CONCEPCION, Chile (Reuters) - Chile will need international loans and three to four years to rebuild after one of the most powerful earthquakes in a century killed hundreds of people and demolished cities and towns, President Michelle Bachelet said on Thursday.
Saturday's 8.8-magnitude quake destroyed or seriously damaged hundreds of thousands of homes, wrecked bridges and highways and cracked open modern buildings in the capital's suburbs. It also shattered vats at Chile's famous vineyards and briefly shut down some of the world's richest copper mines.
"We will undoubtedly need to turn to international lenders," Bachelet said on Thursday. "We are going to have to ask (for credit) and hope that via the World Bank or other mechanisms we can count on sufficient funds."
The death toll from the disaster was thrown into doubt on Thursday when the government said it had identified 279 victims and backed off an earlier estimate of 802 deaths.
The previous estimate included some missing people who have since been located, a government source said, adding that an unspecified number of bodies had yet to be identified.
Some witnesses have said hundreds of people were missing in the tsunami-devastated coastal town of Constitucion, where bodies continued to wash ashore on Thursday. And Bachelet herself has said the death toll is likely to keep rising as rescue crews pull more bodies from the rubble.
Bachelet's government initially said it would be able to cope with reconstruction costs out of its budget. But it misjudged the scale of the damage, which according to one estimate could reach $30 billion, or about 15 percent of the South American country's gross domestic product.
ECONOMY SHOULD REBOUND
The economy of the world's top copper producer has a good chance of rebounding from quake damage in the second half of the year, analysts say. Ratings agency Standard and Poor's added to that optimism, saying the quake would have no immediate effect on Chile's credit quality.
The quake and the tsunamis it triggered demolished coastal towns and villages and caused serious damage across a vast area of south-central Chile, including the country's second-largest city, Concepcion.
A 6.3-magnitude quake shook the northern city of Calama in the country's mining heartland on Thursday, one of dozens of tremors in the past week. Officials said no damage to homes and mines in the area had been reported.
President-elect Sebastian Pinera, a billionaire businessman who will take office on March 11, unveiled a four-phase plan on Thursday to rebuild the country and acknowledged the quake will alter the course of his government.
"The future government will not be the government of the earthquake, it will be the government of reconstruction," said the silver-haired conservative.
United Nations Secretary General Ban Ki-Moon will visit Chile on Friday to assess the damage with Bachelet and Pinera.
Bachelet, whose popularity is being tested by the government's initially slow response to the disaster, on Thursday visited Concepcion, where electricity was just starting to be restored six days after the quake.
Terrified by dozens of powerful aftershocks, survivors in some of the worst-hit towns are living in makeshift shelters and abandoned cars on hillsides as rescue workers search the rubble for survivors and troops patrol to quell looting.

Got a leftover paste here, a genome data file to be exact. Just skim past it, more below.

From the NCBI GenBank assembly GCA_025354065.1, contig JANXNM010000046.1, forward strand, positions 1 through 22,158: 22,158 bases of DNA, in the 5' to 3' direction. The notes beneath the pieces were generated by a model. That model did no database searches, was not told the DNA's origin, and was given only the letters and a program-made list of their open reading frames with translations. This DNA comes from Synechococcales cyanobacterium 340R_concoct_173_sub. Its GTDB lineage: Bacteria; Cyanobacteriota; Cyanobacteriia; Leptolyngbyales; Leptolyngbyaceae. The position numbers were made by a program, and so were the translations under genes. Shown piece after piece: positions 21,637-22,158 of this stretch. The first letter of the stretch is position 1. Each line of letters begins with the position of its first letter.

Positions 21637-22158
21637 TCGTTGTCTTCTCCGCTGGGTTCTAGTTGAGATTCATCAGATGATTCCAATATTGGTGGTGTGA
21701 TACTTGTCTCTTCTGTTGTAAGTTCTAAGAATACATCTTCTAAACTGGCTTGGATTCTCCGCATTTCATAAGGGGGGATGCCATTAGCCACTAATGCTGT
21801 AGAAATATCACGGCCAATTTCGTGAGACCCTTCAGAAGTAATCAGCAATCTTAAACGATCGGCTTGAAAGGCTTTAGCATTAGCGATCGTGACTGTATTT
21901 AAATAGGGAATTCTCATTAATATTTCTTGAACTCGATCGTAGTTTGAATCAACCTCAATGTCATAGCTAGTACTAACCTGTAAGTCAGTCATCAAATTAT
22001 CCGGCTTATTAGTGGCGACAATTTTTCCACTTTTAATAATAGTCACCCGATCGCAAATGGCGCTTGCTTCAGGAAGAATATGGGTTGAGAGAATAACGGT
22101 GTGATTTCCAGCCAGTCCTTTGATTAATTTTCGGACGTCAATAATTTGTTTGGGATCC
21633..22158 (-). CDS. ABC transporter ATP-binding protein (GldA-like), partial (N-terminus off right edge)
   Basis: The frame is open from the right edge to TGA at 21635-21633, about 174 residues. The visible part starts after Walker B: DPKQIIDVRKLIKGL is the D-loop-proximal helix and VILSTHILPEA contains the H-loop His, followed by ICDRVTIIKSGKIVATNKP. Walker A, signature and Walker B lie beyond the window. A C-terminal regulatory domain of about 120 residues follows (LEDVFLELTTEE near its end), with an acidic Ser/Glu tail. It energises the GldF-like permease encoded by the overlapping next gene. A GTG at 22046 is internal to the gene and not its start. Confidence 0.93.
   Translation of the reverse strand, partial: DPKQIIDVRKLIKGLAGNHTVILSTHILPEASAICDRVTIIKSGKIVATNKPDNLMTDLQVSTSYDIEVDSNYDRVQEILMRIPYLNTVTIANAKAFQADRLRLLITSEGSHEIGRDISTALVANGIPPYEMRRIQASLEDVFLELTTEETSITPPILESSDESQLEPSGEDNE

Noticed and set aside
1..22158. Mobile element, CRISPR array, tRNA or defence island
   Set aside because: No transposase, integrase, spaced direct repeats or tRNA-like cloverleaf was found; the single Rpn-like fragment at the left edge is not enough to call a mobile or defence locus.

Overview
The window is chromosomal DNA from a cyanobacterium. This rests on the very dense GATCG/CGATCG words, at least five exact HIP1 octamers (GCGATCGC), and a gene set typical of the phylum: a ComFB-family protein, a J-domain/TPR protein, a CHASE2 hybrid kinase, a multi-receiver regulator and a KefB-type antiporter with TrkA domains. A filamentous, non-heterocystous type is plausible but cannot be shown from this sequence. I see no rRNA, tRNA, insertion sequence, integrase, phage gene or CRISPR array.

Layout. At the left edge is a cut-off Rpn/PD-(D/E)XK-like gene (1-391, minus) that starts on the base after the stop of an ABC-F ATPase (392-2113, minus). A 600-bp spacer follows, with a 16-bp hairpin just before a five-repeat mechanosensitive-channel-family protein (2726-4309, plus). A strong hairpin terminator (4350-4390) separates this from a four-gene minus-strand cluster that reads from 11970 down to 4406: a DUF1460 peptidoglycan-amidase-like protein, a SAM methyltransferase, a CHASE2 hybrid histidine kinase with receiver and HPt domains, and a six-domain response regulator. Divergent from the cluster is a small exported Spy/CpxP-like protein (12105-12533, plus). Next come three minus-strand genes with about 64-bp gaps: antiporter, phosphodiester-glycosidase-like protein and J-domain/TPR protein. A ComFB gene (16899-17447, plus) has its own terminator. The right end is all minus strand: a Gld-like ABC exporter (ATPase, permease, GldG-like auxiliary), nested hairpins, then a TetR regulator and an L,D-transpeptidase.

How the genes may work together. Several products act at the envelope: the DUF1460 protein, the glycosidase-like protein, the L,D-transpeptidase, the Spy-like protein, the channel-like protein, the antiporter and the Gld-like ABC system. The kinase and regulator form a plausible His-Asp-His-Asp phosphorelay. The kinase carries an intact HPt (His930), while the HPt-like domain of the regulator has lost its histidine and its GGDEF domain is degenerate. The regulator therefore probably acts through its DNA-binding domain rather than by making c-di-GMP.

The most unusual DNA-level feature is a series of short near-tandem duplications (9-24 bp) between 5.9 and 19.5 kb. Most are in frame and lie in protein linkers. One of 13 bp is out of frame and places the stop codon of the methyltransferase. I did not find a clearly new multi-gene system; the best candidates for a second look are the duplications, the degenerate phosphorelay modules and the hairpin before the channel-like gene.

Search teams with dogs scoured a small, tsunami-battered island near Constitucion where hundreds had been camping out for a summer festival when the quake struck.
"Everyone died there, whole families of 10 to 12 people who were camping," said 30-year-old fisherman Mario Leal, who was unable to save his wife and two young children.
"I lost everything. All my family and my house."
LOOTING FLARES AGAIN
In Talcahuano, a port city abutting Concepcion, dozens of giant fishing boats and smashed cars lined the town's muddy streets. The receding tide left a mangled waterfront and dark stains up to six feet (1.8 meters) on the sides of buildings.
"I'm living a second life," said Jorge Briones, a 67-year-old mechanic who survived the tsunami there.
Widespread looting broke out in the days following the quake but the country's defence minister told reporters the thousands of troops sent to stricken areas had succeeded in ending the "pillaging and vandalism."
Thefts have died down as aid with basic staples arrived in disaster areas, but looters raided stores again in Talcahuano on Thursday after a curfew ended.
Soldiers strapped one looter to a stop sign with plastic handcuffs, but several got away before order was restored.
Friends and relatives at home and abroad used Facebook, Twitter and Google to post messages and pictures of the missing as well as of young children found alive without families. Radio stations broadcast names of those yet to be traced.
Officials in some areas said they had called off the search for survivors and were focusing on distributing aid. Very few survivors emerged from the water after enormous waves sucked them out to sea on Saturday.
"Our priority will be to tend to the living," said Jaime Toha, the most senior government official in the Bio Bio region, the worst-hit by the quake.
Chile's top oil refinery was damaged and could be closed for a month, boosting the need to import fuel.
Another major refinery could be up and running by next week. But Chile, which produces almost no fossil fuels, was already stepping up imports from Asia and the United States.
State mining company Codelco said the quake compromised less than 0.5 percent of its annual output.
In a sign that investors are now betting on a smooth recovery, Chile's main stock index rose on Thursday for the first time since the quake and the peso closed at a five-week high.
(Additional reporting by Ignacio Badal in Constitucion, Fabian Cambero, Mica Rosenberg, Juana Casas, Rodrigo Martinez, Antonio de la Jara and Simon Gardner in Santiago; Writing by Todd Benson; editing by Todd Eastham)